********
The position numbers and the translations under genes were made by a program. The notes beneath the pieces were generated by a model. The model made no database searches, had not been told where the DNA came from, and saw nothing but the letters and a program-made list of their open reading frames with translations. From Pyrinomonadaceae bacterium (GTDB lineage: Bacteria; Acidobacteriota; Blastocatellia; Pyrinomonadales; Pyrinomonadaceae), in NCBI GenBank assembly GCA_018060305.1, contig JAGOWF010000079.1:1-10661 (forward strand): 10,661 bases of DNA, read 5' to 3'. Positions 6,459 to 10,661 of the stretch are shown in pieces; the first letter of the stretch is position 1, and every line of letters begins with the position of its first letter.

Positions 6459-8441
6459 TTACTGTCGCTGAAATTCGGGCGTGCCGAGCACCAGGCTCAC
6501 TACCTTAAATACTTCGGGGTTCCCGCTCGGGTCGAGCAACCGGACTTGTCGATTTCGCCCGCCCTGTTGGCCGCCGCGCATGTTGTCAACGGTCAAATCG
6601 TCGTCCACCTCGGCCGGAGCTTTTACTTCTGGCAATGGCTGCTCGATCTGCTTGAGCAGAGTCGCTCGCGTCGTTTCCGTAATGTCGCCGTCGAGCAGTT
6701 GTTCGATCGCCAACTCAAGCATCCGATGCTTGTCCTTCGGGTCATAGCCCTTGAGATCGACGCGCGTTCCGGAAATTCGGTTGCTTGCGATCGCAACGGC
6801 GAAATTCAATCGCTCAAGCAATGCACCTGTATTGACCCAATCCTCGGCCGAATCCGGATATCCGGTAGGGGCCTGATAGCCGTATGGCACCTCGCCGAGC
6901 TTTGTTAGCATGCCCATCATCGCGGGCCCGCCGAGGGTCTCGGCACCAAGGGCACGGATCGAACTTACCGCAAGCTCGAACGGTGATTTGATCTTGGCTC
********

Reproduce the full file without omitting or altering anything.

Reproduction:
The position numbers and the translations under genes were made by a program. The notes beneath the pieces were generated by a model. The model made no database searches, had not been told where the DNA came from, and saw nothing but the letters and a program-made list of their open reading frames with translations. From Pyrinomonadaceae bacterium (GTDB lineage: Bacteria; Acidobacteriota; Blastocatellia; Pyrinomonadales; Pyrinomonadaceae), in NCBI GenBank assembly GCA_018060305.1, contig JAGOWF010000079.1:1-10661 (forward strand): 10,661 bases of DNA, read 5' to 3'. Positions 6,459 to 10,661 of the stretch are shown in pieces; the first letter of the stretch is position 1, and every line of letters begins with the position of its first letter.

Positions 6459-8441
6459 TTACTGTCGCTGAAATTCGGGCGTGCCGAGCACCAGGCTCAC
6501 TACCTTAAATACTTCGGGGTTCCCGCTCGGGTCGAGCAACCGGACTTGTCGATTTCGCCCGCCCTGTTGGCCGCCGCGCATGTTGTCAACGGTCAAATCG
6601 TCGTCCACCTCGGCCGGAGCTTTTACTTCTGGCAATGGCTGCTCGATCTGCTTGAGCAGAGTCGCTCGCGTCGTTTCCGTAATGTCGCCGTCGAGCAGTT
6701 GTTCGATCGCCAACTCAAGCATCCGATGCTTGTCCTTCGGGTCATAGCCCTTGAGATCGACGCGCGTTCCGGAAATTCGGTTGCTTGCGATCGCAACGGC
6801 GAAATTCAATCGCTCAAGCAATGCACCTGTATTGACCCAATCCTCGGCCGAATCCGGATATCCGGTAGGGGCCTGATAGCCGTATGGCACCTCGCCGAGC
6901 TTTGTTAGCATGCCCATCATCGCGGGCCCGCCGAGGGTCTCGGCACCAAGGGCACGGATCGAACTTACCGCAAGCTCGAACGGTGATTTGATCTTGGCTC